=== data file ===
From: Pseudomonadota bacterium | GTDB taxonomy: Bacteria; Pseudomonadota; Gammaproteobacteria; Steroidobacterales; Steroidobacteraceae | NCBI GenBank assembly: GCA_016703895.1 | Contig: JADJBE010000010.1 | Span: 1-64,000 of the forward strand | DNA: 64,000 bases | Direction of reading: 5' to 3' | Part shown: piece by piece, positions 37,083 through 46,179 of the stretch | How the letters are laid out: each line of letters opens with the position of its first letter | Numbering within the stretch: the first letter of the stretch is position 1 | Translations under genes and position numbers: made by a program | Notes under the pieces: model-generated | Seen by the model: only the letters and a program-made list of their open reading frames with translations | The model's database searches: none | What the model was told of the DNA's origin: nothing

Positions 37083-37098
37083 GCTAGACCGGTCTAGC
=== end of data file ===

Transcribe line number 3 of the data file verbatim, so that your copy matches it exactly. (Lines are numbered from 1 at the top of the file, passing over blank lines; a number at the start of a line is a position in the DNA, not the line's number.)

37083 GCTAGACCGGTCTAGC